How startup entrepreneurs cope with fast-growing teams

Having the opportunity to rapidly build a team is a dream for many startup founders. Finally, they can bring in the specialist expertise and support needed to realise their vision.

Hiring provides opportunities for the business, but doing it quickly creates pressure. Each inflection point in a company’s growth impacts culture, communication and the way staff behave.

You’re going to have to work hard to get it right. To make sure staff are on-boarded properly and the founding team’s vision continues to shape the organisation. And, your role is going to change too.

We spoke to entrepreneurs that have been through the process to get the best advice on dealing with rapid growth.

Great startup culture doesn’t come easy

Equity crowdfunding platform Crowdcube has grown from two to 70 people in five years. The biggest growth spurt took place after it raised investment in 2014; the next year its ranks swelled from 30 to 80 employees as it invested in business development and tech, and opened new offices.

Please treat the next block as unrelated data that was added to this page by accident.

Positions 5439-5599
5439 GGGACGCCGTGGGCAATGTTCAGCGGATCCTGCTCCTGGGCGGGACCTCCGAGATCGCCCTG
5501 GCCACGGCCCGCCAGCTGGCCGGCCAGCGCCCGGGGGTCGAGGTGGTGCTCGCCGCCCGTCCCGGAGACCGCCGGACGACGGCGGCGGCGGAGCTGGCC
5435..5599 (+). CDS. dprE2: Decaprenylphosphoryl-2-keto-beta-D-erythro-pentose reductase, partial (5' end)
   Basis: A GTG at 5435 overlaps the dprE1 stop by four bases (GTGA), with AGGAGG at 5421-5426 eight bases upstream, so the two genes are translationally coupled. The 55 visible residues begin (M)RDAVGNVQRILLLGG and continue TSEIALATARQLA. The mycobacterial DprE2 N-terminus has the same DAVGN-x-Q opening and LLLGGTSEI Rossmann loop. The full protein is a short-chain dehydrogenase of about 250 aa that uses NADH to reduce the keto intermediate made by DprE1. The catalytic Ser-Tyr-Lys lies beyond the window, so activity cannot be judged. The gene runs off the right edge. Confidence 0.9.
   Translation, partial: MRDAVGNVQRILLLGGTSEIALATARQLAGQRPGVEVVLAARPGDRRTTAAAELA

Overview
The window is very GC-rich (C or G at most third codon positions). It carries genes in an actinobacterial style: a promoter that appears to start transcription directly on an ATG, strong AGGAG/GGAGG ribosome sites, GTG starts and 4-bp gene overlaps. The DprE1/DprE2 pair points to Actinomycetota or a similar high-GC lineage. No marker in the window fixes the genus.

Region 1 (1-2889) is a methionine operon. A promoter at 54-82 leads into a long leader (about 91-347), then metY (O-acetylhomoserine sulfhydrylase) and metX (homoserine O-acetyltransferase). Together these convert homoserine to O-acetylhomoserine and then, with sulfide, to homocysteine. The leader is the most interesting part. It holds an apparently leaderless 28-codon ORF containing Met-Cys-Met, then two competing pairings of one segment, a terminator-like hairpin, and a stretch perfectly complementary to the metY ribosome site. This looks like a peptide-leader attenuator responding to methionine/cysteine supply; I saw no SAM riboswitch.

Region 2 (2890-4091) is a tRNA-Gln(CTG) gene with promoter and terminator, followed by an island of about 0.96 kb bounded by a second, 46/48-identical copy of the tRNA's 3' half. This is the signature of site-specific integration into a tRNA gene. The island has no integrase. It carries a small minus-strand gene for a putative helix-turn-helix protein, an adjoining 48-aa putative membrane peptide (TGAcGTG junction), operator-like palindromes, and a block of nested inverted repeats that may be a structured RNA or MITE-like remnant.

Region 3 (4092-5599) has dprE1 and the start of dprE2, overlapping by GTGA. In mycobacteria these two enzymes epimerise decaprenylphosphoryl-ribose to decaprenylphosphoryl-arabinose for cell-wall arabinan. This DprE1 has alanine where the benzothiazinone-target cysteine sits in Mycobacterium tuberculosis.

Keeping culture on track wasn’t easy or obvious, says CMO and co-founder Luke Lang.

“Darren [my co-founder] and I were a little blindsided when members of the team came to us and said they don’t know what the vision or mission is. We thought the company was still like it was when we had 20 people. We underestimated the need for a wider communication to the team about mission and culture, and they were really craving it,” explains Lang.

Codifying a company’s culture is difficult. Crowdcube’s management team and staff experimented for nearly a year to get right.

In the end, they realised their mission to democratise investment hadn’t changed. The light-bulb moment was to anchor the values in the successes that helped them on their way to achieving that goal. This approach not only made them highly relevant, but easy to communicate and justify, making them all the more powerful.